It's apparent she wanted the added publicity if you look at her comments. Having the article released itself is a direct contributor to her image being portrayed negatively. Here is a bit from the NY Post article, She was mortified, her lawyer, Michael OShea, told The Post." If she had any concern about her public image before, just go look at the comments people are leaving on the posting of the article on NY Post's Facebook page and other places like Daily Mail>> newbielink:http://www.dailymail.co.uk/news/article-2864439/Glamour-model-sues-photographer-lingerie-pictures-used-advertise-porn-Swiss-call-girls-Horny-Housewives-Dubai-erotica.html [nonactive]
If Ms. Forni was "mortified" before then she just made it a whole lot worse. I suppose all the added negative attention is Mr. Resnicks fault as well. It's ridiculous to make a claim of embarrassment then become the catalyst of something that embarrasses you further.

Here is bit directly from the court document submitted by Ms. Forni's lawyer,
30. This case involves the fraudulent inducement and subsequent fraudulent and illegal use of the Plaintiffs photographic images for profit, without the consent or compensation to the Plaintiff, and all of which has caused and will continue to cause vocational and/or professional damage to the current and future modeling prospects of the Plaintiff.
31. This Court has jurisdiction of this matter pursuant to 28 USC 1331 and 15 USC 1121.
32. This Court has jurisdiction of this matter pursuant to 28 USC 1332, and the amount in controversy exceeds $75,000.00, and this Court has jurisdiction over all of the state law claims pursuant to 28 USC 1367(a).
33. Plaintiff is a professional model who has been paid and
continues to be paid for professional modeling work.
34. On or about January 20, 2013, the Plaintiff was contacted by Defendant Resnick to see if the Plaintiff would be willing to work for what is called a Trade for Portfolio (TP), which is a modeling industry arrangement where the model does a photo shoot with a photographer on a service exchange compensation basis wherein the photographer gets to add photos to his/her portfolio and the model gets to add photos to his/her portfolio.
35. Plaintiff agreed to and did travel to the Defendant Resnicks photography studio in Columbus, Ohio to take the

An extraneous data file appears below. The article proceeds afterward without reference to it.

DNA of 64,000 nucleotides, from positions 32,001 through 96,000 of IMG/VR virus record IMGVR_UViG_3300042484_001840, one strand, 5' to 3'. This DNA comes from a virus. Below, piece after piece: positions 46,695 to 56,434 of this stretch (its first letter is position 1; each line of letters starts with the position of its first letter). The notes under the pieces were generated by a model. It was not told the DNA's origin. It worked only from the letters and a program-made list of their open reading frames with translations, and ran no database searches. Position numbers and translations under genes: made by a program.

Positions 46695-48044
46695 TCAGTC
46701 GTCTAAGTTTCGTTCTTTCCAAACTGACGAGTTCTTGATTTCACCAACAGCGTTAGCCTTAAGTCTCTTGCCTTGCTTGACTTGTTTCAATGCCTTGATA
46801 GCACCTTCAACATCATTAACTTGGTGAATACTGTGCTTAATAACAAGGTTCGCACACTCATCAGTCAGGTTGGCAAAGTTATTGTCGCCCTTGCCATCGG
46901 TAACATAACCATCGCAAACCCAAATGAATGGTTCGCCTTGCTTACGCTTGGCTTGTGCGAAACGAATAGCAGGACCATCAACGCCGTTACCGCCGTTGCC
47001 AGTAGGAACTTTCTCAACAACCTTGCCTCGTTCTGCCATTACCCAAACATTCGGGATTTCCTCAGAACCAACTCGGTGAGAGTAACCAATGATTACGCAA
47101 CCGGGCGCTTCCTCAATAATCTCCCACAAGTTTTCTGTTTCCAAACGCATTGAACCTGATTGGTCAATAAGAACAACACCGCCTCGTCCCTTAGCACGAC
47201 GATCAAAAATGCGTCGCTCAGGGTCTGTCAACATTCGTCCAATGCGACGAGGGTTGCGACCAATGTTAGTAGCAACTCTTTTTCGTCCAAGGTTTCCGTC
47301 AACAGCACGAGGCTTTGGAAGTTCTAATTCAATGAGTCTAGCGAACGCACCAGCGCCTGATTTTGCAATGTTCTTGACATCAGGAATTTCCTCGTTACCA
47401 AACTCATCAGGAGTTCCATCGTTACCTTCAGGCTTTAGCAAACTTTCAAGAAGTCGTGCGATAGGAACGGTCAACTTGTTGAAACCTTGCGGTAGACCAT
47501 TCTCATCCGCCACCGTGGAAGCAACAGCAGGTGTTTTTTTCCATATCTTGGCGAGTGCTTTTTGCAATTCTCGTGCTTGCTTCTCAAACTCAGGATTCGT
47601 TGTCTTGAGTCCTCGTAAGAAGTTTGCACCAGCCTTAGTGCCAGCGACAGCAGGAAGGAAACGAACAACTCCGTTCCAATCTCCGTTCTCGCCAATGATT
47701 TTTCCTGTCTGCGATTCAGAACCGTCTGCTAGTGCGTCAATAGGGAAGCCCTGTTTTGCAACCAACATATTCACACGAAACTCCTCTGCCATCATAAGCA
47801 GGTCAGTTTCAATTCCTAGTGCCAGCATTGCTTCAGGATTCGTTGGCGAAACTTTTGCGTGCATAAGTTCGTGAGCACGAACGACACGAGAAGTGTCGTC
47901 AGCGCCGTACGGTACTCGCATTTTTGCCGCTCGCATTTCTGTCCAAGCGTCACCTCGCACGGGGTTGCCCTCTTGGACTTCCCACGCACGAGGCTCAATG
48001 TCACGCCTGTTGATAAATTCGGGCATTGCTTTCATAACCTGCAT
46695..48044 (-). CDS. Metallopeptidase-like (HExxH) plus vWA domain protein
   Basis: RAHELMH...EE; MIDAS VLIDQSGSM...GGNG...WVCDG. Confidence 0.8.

photographs for the TP.
36. Prior to the commencement of the TP session, Plaintiff conditioned her involvement in the TP session with an oral and unconditional promise from Defendant Resnick that none of the photos Defendant Resnick was going to take of the Plaintiff would be used, directly or indirectly, in any adult-oriented pornographic, or obscene manner, and Plaintiff   expressly conditioned her involvement in the photo shoot and with Defendant
Resnick on this basis.
37. After the completion of the TP session but prior to the departure from Defendant Resnicks studio, Plaintiff signed a Universal Adult Model Release for All Agencies written document (the Resnick Document) which did not memorialize the oral agreement Plaintiff had with Defendant Resnick and did contain an integration and/or merger clause. A copy of the Resnick Document is attached hereto and made a part hereof as Exhibit A.
38. Because of the lack of a integration and/or merger clause, all of the oral statements, representations and/or promises made by Defendant Resnick, are part of the complete contract between the Plaintiff and Defendant Resnick (the Resnick Contract).
39. Almost immediately after the completion of the photo shoot, Defendant Resnick, in complete violation of the Resnick Contract, began to sell the photos of the Plaintiff on the internet to various purchasers for adult-oriented and/or sexual purposes, including but not limited to Defendant Shutterstock, Defendant Playboy, Defendant Emma Nichols, Defendant Hunt, Defendant Griffin, Defendant Ray, Defendant Avery, Defendant Madison, Defendant
Armstrong, Defendant Lothario, Defendant BradP, Defendant Blush Pittsburgh, Defendant Blush Portland, Defendant Vegas Cabaret, Defendant Love Store, Defendant Red Radio, Defendant Clear Channel, Defendant MUZU, Defendant FVE, Defendant UPROXX, Defendant Model Mayhem.com, Defendant Clover, all of the John Doe Internet
Photograph Company defendants, the US Porn Companies and the Non-Us Porn Companies (all of these defendants being hereinafter collectively referred to as the Adult Photo Companies).

Lets tackle the first problem I have with this. I've read all the posts on this forum and Mr. Resnick wrote this,
I have texts, and paypal records proving I paid her. I actually paid her through her old agency, she even confirmed she got the payment via text and email.